Malware - Spreading and Mitigation

By balaji

October 17, 2009

The number of incidents involving malware are on the rise. The more the number of "networked" or "online" systems - the more the malware gets a chance to spread, steal data and even in certain cases take complete control of end user systems. Over the course of this article we'll take a look at what malware is and how it spreads. We'll understand how to mitigate the spread of malware in an organization. Lastly we'll give you a few guidelines on how to go about analyzing malware on an infected system.

The number of incidents involving malware are on the rise. The more the number of "networked" or "online" systems - the more the malware gets a chance to spread, steal data and even in certain cases take complete control of end user systems. Over the course of this article we'll take a look at what malware is and how it spreads. We'll understand how to mitigate the spread of malware in an organization. Lastly we'll give you a few guidelines on how to go about analyzing malware on an infected system.

Well.. what is malware anyway?

The simplest and most apt definition I could find was this - Malware is software developed for the purpose of causing harm to a computer system. And that's all it is. You'll find many different definitions; some which talk about the kinds of malware and some which talk about the destruction that malware can cause. All in all though.. they all have the same goal - Cause harm to a computer system.

How does Malware spread?

Many ways really..and they're increasing all the while. Here are some of the most common though:

  • Hosted on evil site. Attacker sends you a link with a heading "Free movies" You click. You get your free movie. You also get free malware.
  • Good old attachment, packaged in with a JPEG image of a new born baby. You click to open. The baby is cute. The malware which comes along is definitely not.
  • SQL Injection. Its the rage these days, I tell you. There's tons of automated programs searching for poorly protected websites. The moment they find a site vulnerable to SQL Injection, they leverage it to gain further access into the system. Eventually they either upload malware which automatically communicates outward or they change code so that anyone who visits the site gets infected.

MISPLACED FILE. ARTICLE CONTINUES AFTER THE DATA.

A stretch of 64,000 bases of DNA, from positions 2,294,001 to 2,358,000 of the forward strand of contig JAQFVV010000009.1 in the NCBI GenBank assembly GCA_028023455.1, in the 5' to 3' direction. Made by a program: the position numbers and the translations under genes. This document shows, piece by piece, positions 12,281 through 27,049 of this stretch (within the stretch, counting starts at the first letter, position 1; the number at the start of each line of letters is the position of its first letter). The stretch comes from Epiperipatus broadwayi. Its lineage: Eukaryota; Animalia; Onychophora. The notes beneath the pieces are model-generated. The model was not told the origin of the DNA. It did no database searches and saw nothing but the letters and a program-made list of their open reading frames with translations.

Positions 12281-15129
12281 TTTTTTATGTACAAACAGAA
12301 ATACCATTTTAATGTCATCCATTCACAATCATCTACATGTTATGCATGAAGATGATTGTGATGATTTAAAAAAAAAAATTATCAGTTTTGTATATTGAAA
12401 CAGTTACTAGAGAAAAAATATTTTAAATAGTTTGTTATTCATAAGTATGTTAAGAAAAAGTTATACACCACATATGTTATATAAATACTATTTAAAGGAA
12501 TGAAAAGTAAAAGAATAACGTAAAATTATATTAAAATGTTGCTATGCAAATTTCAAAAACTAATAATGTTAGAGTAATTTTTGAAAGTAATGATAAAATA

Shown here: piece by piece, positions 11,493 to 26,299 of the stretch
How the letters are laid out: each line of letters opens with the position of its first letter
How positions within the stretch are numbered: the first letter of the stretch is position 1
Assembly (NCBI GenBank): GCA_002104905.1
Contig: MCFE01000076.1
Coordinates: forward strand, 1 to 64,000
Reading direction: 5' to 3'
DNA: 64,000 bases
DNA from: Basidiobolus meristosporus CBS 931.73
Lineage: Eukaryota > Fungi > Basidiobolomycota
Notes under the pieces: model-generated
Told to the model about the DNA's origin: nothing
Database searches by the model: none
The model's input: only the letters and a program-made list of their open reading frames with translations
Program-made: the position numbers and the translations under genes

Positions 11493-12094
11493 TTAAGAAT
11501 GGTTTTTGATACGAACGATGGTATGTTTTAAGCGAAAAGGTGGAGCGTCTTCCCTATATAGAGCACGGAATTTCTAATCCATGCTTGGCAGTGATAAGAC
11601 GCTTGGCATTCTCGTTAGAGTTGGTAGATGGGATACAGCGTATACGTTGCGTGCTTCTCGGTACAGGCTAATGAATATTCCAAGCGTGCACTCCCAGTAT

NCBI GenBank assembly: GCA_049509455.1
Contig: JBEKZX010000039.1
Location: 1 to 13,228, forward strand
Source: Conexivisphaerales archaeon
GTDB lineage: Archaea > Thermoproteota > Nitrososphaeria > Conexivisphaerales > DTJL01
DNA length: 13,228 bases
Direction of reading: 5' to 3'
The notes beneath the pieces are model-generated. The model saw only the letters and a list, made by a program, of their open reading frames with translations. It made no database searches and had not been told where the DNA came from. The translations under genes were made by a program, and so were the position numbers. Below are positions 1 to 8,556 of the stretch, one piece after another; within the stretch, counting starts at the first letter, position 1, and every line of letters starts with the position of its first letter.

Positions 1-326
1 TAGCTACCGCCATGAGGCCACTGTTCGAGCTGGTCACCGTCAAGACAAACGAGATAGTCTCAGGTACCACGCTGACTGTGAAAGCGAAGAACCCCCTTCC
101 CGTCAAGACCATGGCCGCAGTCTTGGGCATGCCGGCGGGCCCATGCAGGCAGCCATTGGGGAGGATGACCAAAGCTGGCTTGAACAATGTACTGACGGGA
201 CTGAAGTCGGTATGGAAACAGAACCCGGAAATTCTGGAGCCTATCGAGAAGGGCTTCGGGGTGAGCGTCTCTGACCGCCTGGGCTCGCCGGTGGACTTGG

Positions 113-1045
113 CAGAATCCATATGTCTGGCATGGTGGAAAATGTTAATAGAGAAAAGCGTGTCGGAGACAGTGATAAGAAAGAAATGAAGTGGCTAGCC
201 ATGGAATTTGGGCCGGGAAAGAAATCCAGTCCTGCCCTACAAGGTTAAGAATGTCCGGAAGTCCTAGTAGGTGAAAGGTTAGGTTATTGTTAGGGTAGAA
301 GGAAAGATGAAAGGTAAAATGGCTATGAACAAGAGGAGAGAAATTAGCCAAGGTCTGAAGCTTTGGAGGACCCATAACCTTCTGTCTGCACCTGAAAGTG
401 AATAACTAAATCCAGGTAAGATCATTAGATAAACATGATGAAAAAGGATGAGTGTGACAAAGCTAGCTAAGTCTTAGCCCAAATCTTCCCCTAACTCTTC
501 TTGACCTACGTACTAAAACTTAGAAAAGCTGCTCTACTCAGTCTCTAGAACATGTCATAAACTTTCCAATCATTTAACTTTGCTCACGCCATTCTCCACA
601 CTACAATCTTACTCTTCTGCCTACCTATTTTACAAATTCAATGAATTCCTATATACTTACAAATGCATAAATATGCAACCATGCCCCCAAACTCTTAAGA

• Phishing Sites. A site which looks just like your friendly banking site. Except that it isn't one. While a lot of phishing sites steal data without uploading malware, there will be a few who wouldn't mind infecting you as well.
  • Banking Trojans. While this isn't strictly malware I thought I'd put this out as well just so you know. The trojan somehow makes its way on to your disk. When you launch your browser to go to it somehow replaces the bank page with its own page which has a little field asking you for your debit card pin as well. "Hmm ... I typed this myself, this can't be phishing. Maybe they started asking for debit card pins too for security purposes?". Er..not exactly.

Initial steps towards combating malware

So someone did something silly and you're now hit by malware. And its spreading fast. The best thing is to find the malware and crush it so it stops spreading. However that's easier said than done, unless you know how exactly it got in. If you are sure that you've identified the root cause, by all means go and fix the problem. Many a time it isn't that straightforward and requires plenty of log analysis to get to the root of the problem. So in such a case here are a few things that you can do to reduce the impact that malware will have. Note here that we're discussing just a corporate environment, we'll take up a standalone system in a future issue or we'll blog about it sometime.

  • First understand the problem. Imperative that you at least understand what has changed in your environment. Is the malware spreading fast? Is it on a central server which is being heavily accessed? Is it affecting just that one system? Lets assume this time, that the malware has succeeded in setting up an entire phishing site on your web server.
  • Once you understand what the problem is, which in most cases will be something which isn't limited to a standalone system isolate all systems infected by the malware. So here we have to isolate the web server quickly.
    • Identify all possible entry points to your web server and their respective network paths. A network diagram helps a lot here.
    • Put rules on your firewall and other filtering devices to ensure your web server does not talk with any other system it does not need to.
    • Identify which countries your bank is not being accessed from and block all those IP ranges, you won't need them anyway.
  • Honestly estimate whether you have in house capability to handle this. If not don't hesitate to call in a specialist.
  • Start looking for the last clean backup of the content on your web server. You're going to have to clean your web server up eventually.
  • If you haven't already, back up all your logs from the Webserver as well as all critical devices along all relevant network paths. Store all relevant logs for the last 30 days at least if you have them. They'll be very useful during analysis.
  • Take a complete bit by bit backup of the content on the infected server if you can, so we know what exactly the malware was doing if we need to.
  • Contact relevant authorities to take down the phishing sites which are hosting the malware.
  • If its a phishing site that is set up on the server, there might be a problem with your code on the site. Do a security code review. Its the fastest way to identify insecure code.